Grand Master's Club And Grand Commander's Club Pins For all who became members of the Grand Master's and Grand Commander's dubs after July 1, 1992, new pins will be issued at no charge to the recipients. If you became a member of either club prior to that date and would like a pin for yourself, send a $10.00 donation to the Eye Foundation in Chicago, and you will receive one.
Life Sponsorship Pins Available This very attractive pin in the shape of a shield is available for a donation of $7.00 each or $5.00 each in lots of twenty. Show your Commandery members that you are a Life Sponsor of the Knights Templar Eye Foundation by ordering yours today. Pins are available to any Knight Templar who already has purchased a Life Sponsorship or who intends to do so. Contact: Knights Templar Eye Foundation, Inc.; 5097 N. Elston Ave., Suite 100; Chicago; IL 60630-2460; (773) 205-3838.
Eve Foundation Grant Presented In Alabama For the third year in a row, a researcher from the University of South Alabama has been presented the prestigious Pediatric Ophthalmology Research award from the Knights Templar Eye Foundation, Inc. Atef K. Sayed (second from left in picture), M.D., M.Sc., senior postdoctoral fellow in the Department of Biochemistry and Molecular Biology at USA was presented a $20,000 research grant during a ceremony on July 23, 1997, at the USA College of Medicine. Formerly a clinical assistant professor in the Department of Pathology, Dr. Sayed is pursuing basic science studies in the laboratory of Steven J. Pittler, Ph.D. Presenting the award were Arthur Harding (right in picture) and Charles McDonald (left in picture), Right Eminent Past Grand Commanders of the Knights Templar of Alabama. Harding is currently Grand Recorder of the Grand Commandery of Alabama. McDonald is Recorder of Mobile Commandery No. 2. "We are pleased to be back for the third year in a row to present this award to a researcher in Dr. Pittler's lab," said Harding. "Only twenty such grants are given each year by the Knights Templar Eye Foundation." Dr. Sayed received the award for studies proposed on retinoblastoma (Rb), a malignant cancer affecting the eyes of young children. His research focuses on finding an alternative treatment for the disorder that will eradicate the cancer. The proposed project will test a new class of anticancer agents on cultured Rb cells. The current methods of treatment for this lifethreatening illness are surgery, radiation or chemotherapy, which most often require removal of the eye. Dr. Sayed's research is a project of the USA Center for Eye Research. Also shown in the picture (second from right) is James Joseph Austin, Sr., of Mobile, one of those who has benefited from the Eye Foundation. Austin, who was legally blind, had major cataract surgery which improved his eye-sight from 22/100 to 20/20. "I was losing my eyesight and could not read a bedtime story to my three children before the eye surgery that saved my vision," Austin said.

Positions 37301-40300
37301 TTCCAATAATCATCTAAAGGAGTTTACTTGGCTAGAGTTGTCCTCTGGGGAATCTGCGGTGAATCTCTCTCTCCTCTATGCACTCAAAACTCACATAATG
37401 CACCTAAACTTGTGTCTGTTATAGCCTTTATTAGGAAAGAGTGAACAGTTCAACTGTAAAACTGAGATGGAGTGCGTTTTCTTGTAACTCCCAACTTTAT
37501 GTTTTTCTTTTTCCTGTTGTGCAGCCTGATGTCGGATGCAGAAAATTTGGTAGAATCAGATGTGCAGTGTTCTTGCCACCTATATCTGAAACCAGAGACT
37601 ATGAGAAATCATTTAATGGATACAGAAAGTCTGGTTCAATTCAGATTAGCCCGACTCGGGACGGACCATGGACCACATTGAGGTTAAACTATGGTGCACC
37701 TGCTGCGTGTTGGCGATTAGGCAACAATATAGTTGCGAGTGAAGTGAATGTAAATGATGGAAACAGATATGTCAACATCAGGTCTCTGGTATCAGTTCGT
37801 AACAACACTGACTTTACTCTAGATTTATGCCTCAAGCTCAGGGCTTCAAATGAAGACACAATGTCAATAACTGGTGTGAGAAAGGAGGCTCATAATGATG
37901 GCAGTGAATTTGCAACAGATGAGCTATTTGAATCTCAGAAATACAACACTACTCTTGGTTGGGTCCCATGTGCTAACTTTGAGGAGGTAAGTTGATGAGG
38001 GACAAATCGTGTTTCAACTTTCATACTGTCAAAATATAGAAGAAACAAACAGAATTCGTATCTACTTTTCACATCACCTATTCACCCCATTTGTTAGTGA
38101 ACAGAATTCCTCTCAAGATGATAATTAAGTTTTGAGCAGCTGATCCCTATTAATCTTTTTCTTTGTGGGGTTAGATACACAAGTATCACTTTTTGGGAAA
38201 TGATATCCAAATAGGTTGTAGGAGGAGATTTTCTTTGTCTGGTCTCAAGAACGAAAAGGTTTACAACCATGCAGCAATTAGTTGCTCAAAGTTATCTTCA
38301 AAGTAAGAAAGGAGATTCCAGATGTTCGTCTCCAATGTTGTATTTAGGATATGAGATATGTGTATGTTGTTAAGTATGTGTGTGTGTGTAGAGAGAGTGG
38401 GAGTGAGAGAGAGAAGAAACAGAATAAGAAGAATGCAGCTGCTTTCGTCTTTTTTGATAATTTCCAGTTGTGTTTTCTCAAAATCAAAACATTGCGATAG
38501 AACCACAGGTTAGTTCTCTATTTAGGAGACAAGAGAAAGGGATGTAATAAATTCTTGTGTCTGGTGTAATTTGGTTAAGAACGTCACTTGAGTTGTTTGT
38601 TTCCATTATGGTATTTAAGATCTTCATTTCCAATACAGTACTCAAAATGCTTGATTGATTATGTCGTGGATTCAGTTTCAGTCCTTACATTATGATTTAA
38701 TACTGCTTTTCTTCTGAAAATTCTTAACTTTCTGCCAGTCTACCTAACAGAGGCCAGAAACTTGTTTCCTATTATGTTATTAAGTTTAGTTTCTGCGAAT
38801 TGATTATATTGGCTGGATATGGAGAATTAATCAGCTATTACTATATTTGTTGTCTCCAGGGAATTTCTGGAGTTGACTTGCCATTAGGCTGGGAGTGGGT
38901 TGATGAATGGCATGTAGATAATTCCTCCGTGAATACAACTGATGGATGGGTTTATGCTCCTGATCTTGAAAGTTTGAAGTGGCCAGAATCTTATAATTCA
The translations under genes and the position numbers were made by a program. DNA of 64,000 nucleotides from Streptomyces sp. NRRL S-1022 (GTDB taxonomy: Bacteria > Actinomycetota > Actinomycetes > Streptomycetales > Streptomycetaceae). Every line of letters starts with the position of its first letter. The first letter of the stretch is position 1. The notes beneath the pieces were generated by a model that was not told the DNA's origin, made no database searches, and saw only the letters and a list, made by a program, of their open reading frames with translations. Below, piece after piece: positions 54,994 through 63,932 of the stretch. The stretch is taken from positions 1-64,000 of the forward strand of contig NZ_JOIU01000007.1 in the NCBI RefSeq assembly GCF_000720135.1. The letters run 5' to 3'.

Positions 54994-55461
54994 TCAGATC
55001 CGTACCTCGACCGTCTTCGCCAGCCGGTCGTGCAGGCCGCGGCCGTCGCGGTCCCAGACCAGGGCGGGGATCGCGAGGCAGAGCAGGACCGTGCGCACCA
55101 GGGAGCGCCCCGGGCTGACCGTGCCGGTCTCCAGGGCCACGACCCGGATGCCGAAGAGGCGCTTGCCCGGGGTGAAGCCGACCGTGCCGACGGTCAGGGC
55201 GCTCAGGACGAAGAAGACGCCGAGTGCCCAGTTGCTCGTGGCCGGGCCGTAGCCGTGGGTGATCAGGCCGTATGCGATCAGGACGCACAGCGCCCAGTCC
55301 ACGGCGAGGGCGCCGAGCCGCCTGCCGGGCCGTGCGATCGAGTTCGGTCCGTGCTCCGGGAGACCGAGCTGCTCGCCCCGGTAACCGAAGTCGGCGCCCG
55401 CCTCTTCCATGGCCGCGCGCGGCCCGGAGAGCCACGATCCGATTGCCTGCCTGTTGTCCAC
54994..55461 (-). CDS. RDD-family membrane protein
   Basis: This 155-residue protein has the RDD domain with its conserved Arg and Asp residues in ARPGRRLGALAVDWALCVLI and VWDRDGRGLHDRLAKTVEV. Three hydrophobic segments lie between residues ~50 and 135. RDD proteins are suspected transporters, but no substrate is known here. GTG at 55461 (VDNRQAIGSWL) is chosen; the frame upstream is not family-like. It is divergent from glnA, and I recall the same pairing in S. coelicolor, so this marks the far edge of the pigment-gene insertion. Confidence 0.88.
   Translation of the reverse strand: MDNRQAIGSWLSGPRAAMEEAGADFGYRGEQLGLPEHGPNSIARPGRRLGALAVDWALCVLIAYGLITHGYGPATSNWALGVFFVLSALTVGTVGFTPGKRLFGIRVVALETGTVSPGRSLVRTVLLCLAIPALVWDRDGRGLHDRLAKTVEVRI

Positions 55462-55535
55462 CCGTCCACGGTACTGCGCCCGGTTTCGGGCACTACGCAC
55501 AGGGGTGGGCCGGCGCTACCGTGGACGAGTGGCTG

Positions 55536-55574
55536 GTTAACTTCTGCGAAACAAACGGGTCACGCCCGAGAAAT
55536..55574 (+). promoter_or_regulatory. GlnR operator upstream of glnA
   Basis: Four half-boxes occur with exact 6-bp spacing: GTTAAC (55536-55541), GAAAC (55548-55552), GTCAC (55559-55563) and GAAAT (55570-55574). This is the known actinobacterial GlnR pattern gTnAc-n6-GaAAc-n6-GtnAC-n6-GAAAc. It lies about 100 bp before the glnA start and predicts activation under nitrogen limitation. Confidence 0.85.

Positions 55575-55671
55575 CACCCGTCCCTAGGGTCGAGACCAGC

Eye Foundation Receives Maguerite J. Bowman Bequest A substantial bequest was left to the KTEF by Maguerite J. Bowman (left) of Quincy, Illinois, upon her death, January 7, 1997. Mrs. Bowman was an elementary grade teacher in Quincy schools for thirty-eight years prior to her retirement. She had memberships in many education related organizations including Quincy Education Association, the Amerian Federation of Teachers, and the Retired Teachers Association. She was married to Albert L Bowman (right), who died August 17, 1976 after thirty years service with the Prudential Insurance Co. Mr. Bowman was a 50-year member of Lambert Lodge No. 659, Quincy; a member of Quincy Consistory and coordinate bodies; and of Mohammed Temple, AAONMS, Peoria, Illinois. He was a Past Commander of Quincy Commandery, a member of Quincy Council Royal Arch Masons, and a charter member and Past President of the Quincy High Twelve Club.
On the Masonic Newsfrontâ€Ś Edward H. Fowler, Jr., Installed Provincial Grand Master Of The Royal Order Of Scotland October 8, 1997 in Washington, DC, at the annual meeting of the Provincial Grand Lodge of the Royal Order of Scotland for the U.S., Edward H. Fowler, Jr., was installed as the 10th Provincial Grand Master since 1878. He replaces Marvin E. Fowler (no relation), M.E.P.G.M, Grand Encampment, who has served continuously since 1953, 44 years. Fowler was installed by the world wide head of the order, Right Honorable Earl of Elgin and Kincardin, who is headquartered in Edinburgh, Scotland and who is a direct descendent of Robert Bruce, who became king of Scotland in the 13th century following the defeat of the English at the Battle of Bannockburn in 1314. The degrees were originally established as the highest form of civil knighthood; however, in later years they became an appendant organization of the Masonic Fraternity. Brother Fowler is a Past Grand Master of Pennsylvania, 1992-93. One of his many accomplishments was the completion of successful negotiations with the U.S. Department of Parks for the placement of the Friend to Friend Memorial Monument on the battlefield in Gettysburg. He is Past Great Chief of the Grand Council of Knight Masons, U.S.A.; presently serves as Grand Marshal of the Grand Council of A.M.D., U.S.A.; received the 330 in 1974; and is a member of many Masonic and civic organizations.